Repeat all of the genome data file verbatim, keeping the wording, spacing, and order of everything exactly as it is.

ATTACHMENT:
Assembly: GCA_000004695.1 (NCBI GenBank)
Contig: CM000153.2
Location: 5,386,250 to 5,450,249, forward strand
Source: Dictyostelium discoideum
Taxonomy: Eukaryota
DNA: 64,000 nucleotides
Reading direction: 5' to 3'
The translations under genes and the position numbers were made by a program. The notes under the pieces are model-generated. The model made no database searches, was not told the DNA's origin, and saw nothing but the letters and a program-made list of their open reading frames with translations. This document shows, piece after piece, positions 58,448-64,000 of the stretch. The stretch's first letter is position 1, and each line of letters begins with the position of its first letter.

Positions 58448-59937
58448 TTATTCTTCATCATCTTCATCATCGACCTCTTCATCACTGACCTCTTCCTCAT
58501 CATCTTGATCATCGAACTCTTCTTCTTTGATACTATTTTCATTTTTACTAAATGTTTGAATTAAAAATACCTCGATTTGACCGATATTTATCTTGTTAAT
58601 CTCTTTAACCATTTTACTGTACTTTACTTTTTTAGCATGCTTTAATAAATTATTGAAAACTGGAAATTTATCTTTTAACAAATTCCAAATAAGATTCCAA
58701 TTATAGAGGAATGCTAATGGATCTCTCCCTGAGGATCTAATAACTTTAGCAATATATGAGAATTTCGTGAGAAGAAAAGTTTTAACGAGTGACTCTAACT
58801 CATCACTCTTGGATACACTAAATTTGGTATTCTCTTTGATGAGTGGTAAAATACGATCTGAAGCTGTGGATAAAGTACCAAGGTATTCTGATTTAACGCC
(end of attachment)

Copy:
Assembly: GCA_000004695.1 (NCBI GenBank)
Contig: CM000153.2
Location: 5,386,250 to 5,450,249, forward strand
Source: Dictyostelium discoideum
Taxonomy: Eukaryota
DNA: 64,000 nucleotides
Reading direction: 5' to 3'
The translations under genes and the position numbers were made by a program. The notes under the pieces are model-generated. The model made no database searches, was not told the DNA's origin, and saw nothing but the letters and a program-made list of their open reading frames with translations. This document shows, piece after piece, positions 58,448-64,000 of the stretch. The stretch's first letter is position 1, and each line of letters begins with the position of its first letter.

Positions 58448-59937
58448 TTATTCTTCATCATCTTCATCATCGACCTCTTCATCACTGACCTCTTCCTCAT
58501 CATCTTGATCATCGAACTCTTCTTCTTTGATACTATTTTCATTTTTACTAAATGTTTGAATTAAAAATACCTCGATTTGACCGATATTTATCTTGTTAAT
58601 CTCTTTAACCATTTTACTGTACTTTACTTTTTTAGCATGCTTTAATAAATTATTGAAAACTGGAAATTTATCTTTTAACAAATTCCAAATAAGATTCCAA
58701 TTATAGAGGAATGCTAATGGATCTCTCCCTGAGGATCTAATAACTTTAGCAATATATGAGAATTTCGTGAGAAGAAAAGTTTTAACGAGTGACTCTAACT
58801 CATCACTCTTGGATACACTAAATTTGGTATTCTCTTTGATGAGTGGTAAAATACGATCTGAAGCTGTGGATAAAGTACCAAGGTATTCTGATTTAACGCC